The Kona Grosbeak (Chloridops kona) was a species of finch in the Fringillidae family. Psittirostra kona was endemic to naio forest on lava flows at 1,000"?1,800 m on Hawaii, USA. The species was already very rare when it was first discovered, being found in only about four square miles, and was last collected in 1894. Reasons for its extinction are not very well known. The genus is known from fossils from Kauai, Oahu and Maui. It was endemic to Hawaii. It was already rare when Wilson first visited the island Hawaii, the Kona grosbeak was found at elevations of about 5,000 feet or higher in the Kona district in areas of the koa forest. In 1887, Wilson was one of the last people to be able to see the bird in life, for it was last reliably sighted in 1894. He saw only about three birds on a four-week stay, and it was so rare that the bird apparently had no name in the Hawaiian language. The bulk of Wilson's report on the Kona grosbeak (also known as the Kona finch or grosbeak finch) is from an excerpt from Robert Perkin's rather disapproving notes, published in the book, The Ibis in 1893:
A Kona Grosbeak.
The Chloridops kona (Kona grosbeak), though an interesting bird on account of its peculiar structure, is a singularly uninteresting one in its habits. It is a dull, sluggish, solitary bird and very silent-its whole existence may be summed up in the words "to eat."? Its food consists of the seeds of the fruit of the aaka (bastard sandal-tree, and probably in other seasons of those of the sandalwood tree), and as these are very minute, its whole time seems to be taken up in cracking the extremely hard shells of this fruit, for which its extraordinarily powerful beak and heavy head have been developed. I think there must have been hundreds of the small white kernels in those that I examined. The incessant cracking of the fruits when one of these birds is feeding, the noise of which can be heard for a considerable distance, renders the bird much easier to see than it otherwise would be. It is mostly found on the roughest lava, but also wanders into the open spaces in the forest. I never heard it sing (once mistook the young Rhodocanthis' -greater koa finch song for that of Chloridops), but my boy informed me that he had heard it once, and its song was not like that of Rhodocanthis. Only once did I see it display any real activity, when a male and female were in active pursuit of one another amongst the sandal-trees. Its beak is nearly always very dirty, with a brown substance adherent to it, which must be derived from the sandal-tree.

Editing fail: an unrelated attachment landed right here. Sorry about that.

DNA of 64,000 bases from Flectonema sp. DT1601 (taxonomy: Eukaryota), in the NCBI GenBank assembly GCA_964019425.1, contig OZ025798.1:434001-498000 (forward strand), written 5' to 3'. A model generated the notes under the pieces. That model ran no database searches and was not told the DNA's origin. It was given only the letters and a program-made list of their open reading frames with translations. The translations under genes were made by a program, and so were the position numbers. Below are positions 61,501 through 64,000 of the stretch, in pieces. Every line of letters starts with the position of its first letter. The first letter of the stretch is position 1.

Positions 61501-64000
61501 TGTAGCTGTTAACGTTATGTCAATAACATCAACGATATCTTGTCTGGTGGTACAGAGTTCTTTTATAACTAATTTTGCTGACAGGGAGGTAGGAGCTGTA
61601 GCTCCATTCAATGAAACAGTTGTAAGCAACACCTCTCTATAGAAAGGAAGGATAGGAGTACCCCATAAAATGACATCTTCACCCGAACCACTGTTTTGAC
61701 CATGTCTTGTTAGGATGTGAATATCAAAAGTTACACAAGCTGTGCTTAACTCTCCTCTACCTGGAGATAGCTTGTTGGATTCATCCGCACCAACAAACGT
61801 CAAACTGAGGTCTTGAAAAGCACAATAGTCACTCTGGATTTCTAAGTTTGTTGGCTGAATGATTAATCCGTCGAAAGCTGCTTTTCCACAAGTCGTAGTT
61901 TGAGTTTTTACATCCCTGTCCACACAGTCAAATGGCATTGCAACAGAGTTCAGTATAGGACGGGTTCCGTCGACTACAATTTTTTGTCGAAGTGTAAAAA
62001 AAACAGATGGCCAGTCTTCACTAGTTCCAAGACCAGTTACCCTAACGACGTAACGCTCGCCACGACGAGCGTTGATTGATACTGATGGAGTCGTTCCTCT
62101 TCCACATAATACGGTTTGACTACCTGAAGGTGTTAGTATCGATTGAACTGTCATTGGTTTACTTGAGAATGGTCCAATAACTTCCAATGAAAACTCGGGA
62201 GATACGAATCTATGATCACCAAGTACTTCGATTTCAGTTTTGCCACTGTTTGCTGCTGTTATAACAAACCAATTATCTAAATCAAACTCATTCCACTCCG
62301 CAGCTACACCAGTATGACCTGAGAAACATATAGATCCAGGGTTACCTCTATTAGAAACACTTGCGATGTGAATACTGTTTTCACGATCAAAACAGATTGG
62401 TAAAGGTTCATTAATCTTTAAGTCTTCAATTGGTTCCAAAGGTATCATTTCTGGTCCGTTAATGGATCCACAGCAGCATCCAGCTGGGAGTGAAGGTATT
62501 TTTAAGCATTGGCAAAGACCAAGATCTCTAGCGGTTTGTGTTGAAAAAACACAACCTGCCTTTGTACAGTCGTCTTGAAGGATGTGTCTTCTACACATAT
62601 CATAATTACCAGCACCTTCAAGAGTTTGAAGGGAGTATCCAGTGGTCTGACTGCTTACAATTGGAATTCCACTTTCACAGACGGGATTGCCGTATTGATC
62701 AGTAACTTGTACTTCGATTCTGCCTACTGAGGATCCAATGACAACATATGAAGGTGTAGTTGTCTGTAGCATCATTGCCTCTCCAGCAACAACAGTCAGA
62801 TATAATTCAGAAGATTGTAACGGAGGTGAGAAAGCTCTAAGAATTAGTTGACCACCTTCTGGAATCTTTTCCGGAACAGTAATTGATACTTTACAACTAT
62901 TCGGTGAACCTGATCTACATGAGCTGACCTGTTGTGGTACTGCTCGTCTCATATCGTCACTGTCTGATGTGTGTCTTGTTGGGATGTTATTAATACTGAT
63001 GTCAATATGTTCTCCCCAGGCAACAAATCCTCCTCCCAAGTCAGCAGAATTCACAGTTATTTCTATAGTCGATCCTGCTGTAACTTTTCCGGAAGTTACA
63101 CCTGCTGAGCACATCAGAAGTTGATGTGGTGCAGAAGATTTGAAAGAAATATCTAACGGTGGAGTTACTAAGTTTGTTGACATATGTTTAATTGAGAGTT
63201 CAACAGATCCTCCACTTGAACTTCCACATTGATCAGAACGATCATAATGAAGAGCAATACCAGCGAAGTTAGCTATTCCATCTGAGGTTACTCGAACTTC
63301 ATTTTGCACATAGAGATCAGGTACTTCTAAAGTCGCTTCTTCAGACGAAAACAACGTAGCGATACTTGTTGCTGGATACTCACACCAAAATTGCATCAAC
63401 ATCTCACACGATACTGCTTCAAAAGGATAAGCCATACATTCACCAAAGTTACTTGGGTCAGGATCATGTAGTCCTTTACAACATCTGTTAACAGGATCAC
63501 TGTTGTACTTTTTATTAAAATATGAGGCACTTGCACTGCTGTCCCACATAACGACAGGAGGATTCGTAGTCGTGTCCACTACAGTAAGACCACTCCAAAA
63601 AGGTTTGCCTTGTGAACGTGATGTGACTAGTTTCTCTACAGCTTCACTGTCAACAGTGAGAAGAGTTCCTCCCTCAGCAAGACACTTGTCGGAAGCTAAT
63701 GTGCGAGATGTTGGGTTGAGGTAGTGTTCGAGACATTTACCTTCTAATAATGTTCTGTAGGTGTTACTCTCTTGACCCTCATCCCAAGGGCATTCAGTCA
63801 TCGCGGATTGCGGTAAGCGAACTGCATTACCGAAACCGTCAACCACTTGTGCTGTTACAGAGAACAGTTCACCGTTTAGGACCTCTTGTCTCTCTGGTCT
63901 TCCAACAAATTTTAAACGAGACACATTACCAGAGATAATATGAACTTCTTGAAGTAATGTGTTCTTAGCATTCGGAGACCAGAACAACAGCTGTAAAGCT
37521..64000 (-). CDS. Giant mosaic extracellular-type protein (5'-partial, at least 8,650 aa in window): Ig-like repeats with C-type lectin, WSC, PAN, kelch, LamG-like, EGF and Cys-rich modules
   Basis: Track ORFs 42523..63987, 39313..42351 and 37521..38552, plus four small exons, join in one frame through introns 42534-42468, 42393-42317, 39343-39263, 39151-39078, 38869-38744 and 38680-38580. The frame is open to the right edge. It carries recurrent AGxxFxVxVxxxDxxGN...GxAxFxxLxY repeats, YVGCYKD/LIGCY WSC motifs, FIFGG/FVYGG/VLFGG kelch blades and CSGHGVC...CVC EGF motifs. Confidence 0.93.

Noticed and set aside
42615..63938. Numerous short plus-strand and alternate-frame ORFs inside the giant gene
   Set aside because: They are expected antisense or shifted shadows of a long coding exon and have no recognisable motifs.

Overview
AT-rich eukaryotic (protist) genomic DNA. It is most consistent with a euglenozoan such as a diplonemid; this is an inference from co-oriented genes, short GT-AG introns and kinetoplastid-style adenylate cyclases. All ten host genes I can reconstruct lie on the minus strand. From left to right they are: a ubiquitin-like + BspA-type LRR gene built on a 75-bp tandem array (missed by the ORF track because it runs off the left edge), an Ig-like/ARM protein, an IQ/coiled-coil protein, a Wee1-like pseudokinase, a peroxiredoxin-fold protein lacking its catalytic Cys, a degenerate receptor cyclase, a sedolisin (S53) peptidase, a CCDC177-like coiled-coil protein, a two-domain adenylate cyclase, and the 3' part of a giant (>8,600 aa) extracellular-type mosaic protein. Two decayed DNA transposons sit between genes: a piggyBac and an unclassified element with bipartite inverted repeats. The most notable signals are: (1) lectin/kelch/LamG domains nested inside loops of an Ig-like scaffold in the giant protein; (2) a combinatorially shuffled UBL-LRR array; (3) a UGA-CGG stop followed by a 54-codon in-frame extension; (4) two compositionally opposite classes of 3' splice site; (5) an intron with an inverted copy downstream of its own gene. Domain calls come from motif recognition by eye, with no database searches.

Bastard Sandal Tree referred to here is more commonly known today as the naio tree (Myoporum sandwicense), which grows primarily on medium-aged lava flows.